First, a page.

New housing project in Santa Fe Arts District taps into Denver’s micro-apartment trend
Denver’s Santa Fe Arts District will be home to a new housing project of furnished micro-studio apartments in 2024. The project’s developer wants it to be part of the solution to affordable-housing woes faced in the metro area and nationally.
“Our cities are really just getting more and more unaffordable as time goes by,” said Alfonso Medina, cofounder and CEO of housing company Madelon Group, in a telephone interview. “Denver is the perfect example. Up until last year, it was the city with the highest rent increases for the past 10 years.”
He isn’t alone in his idea. Micro-apartments, or smaller units deemed the “tiny homes” of apartment living, have cropped up around the nation in recent years. New York City, Boston, Washington, D.C., Seattle and more have jumped on the trend, often targeting single, young renters. However, micro-living isn’t a strictly American phenomenon – other countries with packed metropolises, such as China, Japan and South Korea, offer similar accommodations, like cubicle flats and “three-mat apartments.”
“We are making crucial steps forward in our effort to bring more quality living spaces to major metropolitan areas and other high-barrier-to-entry markets across the U.S.,” Medina said.
In Denver, his new housing project would join several other micro-apartment developments.
The Economist, in Uptown at 1570 and 1578 Humboldt St., opened its doors in 2018, offering 97 units with floor plans from 253 square feet to 547 square feet. That was the same year that Ride at RiNo began welcoming residents to its 84 apartments at 3609 Wynkoop St. In 2020, Barry Hirschfeld and developer Pando Holdings finished constructing Studio 135, a 37-apartment building in the Cherry Creek North neighborhood at 135 Adams St.
One argument against micro-apartment buildings is that they “may violate density controls and building codes in some parts of the country,” according to LP Building Solutions, a building materials manufacturer. “Some critics still believe the trend is the result of developers exploiting an out-of-control market.”
Issues caused by the scarcity of cost-effective housing are dealt with across the U.S., with a shortage of more than seven million affordable homes for around 10.8 million “extremely low-income families,” according to the National Low Income Housing Coalition.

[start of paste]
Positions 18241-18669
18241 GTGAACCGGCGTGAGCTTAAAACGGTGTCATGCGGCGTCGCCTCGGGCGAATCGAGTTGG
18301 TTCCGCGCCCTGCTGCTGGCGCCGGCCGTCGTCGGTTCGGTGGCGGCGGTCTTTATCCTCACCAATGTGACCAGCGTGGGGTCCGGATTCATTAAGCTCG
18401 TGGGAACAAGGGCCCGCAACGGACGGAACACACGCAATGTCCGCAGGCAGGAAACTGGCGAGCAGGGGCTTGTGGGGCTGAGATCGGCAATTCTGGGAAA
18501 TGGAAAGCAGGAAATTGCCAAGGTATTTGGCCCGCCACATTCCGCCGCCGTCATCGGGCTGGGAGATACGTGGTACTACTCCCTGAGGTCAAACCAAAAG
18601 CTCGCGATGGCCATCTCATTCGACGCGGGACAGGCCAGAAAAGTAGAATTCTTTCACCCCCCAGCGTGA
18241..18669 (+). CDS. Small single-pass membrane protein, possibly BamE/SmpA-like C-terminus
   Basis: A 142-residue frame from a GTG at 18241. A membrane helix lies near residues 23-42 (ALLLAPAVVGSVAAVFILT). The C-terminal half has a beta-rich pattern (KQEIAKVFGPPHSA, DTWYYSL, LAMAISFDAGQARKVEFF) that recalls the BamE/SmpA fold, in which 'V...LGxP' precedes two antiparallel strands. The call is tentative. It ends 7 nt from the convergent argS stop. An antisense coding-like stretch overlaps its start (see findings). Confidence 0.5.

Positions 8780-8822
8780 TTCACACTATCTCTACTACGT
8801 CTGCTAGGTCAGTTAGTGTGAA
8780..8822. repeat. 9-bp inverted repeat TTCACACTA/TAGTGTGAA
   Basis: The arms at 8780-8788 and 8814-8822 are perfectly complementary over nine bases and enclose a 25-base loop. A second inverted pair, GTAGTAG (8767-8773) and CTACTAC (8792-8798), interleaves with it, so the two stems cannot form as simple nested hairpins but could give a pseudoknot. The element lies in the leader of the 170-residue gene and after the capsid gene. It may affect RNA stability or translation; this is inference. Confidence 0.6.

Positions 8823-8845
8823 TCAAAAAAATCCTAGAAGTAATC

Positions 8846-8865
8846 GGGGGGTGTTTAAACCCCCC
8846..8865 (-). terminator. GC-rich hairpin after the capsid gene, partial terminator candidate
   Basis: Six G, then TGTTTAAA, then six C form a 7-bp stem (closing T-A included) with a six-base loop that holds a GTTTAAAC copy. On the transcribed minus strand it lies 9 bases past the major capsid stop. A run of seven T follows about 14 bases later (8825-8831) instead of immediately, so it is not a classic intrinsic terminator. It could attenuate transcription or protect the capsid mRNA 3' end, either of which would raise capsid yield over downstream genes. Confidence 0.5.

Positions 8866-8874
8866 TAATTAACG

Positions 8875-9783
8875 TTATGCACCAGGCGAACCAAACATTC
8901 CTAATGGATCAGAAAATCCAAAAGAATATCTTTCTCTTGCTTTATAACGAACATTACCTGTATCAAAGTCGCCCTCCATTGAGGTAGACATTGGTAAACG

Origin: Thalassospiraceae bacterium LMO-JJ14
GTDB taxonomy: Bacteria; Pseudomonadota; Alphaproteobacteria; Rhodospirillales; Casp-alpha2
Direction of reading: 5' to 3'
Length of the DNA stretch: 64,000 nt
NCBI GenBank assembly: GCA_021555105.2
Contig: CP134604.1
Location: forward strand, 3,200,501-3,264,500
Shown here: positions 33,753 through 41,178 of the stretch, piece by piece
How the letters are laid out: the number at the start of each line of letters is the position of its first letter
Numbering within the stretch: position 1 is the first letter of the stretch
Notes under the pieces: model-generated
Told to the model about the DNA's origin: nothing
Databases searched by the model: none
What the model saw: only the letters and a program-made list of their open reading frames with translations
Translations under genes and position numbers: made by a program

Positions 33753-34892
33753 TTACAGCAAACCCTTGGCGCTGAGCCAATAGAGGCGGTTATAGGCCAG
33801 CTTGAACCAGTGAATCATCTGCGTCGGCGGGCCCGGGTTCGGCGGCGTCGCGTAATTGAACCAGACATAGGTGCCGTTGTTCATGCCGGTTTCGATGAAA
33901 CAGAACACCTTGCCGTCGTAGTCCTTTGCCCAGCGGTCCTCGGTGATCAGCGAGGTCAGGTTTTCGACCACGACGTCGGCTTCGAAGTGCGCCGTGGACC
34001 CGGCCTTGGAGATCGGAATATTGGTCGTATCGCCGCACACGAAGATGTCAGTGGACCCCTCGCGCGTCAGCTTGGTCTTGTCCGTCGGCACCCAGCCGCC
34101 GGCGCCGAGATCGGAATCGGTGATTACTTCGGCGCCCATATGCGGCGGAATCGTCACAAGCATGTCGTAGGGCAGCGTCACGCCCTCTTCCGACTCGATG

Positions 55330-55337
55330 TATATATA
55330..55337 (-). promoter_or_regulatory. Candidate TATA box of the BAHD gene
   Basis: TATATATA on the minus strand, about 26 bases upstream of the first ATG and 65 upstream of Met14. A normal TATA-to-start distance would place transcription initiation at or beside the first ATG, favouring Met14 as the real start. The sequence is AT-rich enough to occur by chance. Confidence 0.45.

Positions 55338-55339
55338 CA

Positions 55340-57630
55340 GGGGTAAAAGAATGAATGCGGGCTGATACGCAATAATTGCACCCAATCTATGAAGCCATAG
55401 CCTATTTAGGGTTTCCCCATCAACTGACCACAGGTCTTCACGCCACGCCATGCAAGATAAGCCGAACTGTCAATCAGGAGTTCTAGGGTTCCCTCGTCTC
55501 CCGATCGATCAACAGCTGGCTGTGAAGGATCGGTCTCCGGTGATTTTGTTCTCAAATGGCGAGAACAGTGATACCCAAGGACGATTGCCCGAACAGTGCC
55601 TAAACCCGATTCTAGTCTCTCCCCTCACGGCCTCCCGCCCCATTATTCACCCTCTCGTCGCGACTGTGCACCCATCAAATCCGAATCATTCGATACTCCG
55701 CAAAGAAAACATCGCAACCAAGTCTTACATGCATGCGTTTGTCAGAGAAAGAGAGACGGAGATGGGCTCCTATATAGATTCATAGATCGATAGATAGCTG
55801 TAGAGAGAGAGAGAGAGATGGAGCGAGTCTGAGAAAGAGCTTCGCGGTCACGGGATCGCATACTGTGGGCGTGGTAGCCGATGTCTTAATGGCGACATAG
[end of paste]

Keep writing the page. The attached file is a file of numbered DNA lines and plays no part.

That problem is felt profoundly in Colorado. The national average rent for a one-bedroom is $1,684, according to rent.com’s rent report for March 2022. Meanwhile, that average in Colorado is $1,895 for 2021, soaring from $1,634 in 2020.
Medina is aiming to offer a lower monthly rent of around $900 to $950 for the new micro-studios. Saving money on the project through reduced construction or financing costs translates to benefits for his future tenants, he said.
The venture is meant to help address Denver’s problem with “shadow homelessness,” which involves people who are housing insecure, said Minyoung Sohn, founder and director of Blue Room, a startup private investment company partnering with Madelon Group on the project.
Sharon Schneider, president of Blue Room’s housing initiative, pointed to a “huge number” of homeless college students in the city. Her team noticed “a major hole in the market” for affordable housing options, she said, adding that rentals listed in Denver for $1,000 monthly or less often elicit “one-star reviews on Google,” with issues like mold and poor maintenance.
As a result, there’s “huge demand” for their micro-studios, said Schneider, who’s already received unsolicited emails from interested parties. Both smaller and micro-units tend to outperform traditional apartments in the market, with higher occupancy rates and “significant rental-rate premiums,” the Urban Land Institute reported.
The new Denver housing project will result in a five-story, 40,000-square-foot building, with 64 prefabricated micro-studios at 400-square-feet each. Production, which will be handled by nonprofit factory indieDwell in Pueblo, is set to start this year.
The micro-studio will consist of a bathroom, kitchenette, storage and closet space, a full-size bed, a living area with a sofa and table, among other features. The building will also include a retail space on the first floor.
Schneider’s vision for future micro-apartment living in Denver means dozens of similar buildings, which could help the supply problem and alleviate pressure on the housing market.
“Our ultimate vision is to not just build one successful building, but to have enough of them that you can start to make a dent,” she said in a telephone interview.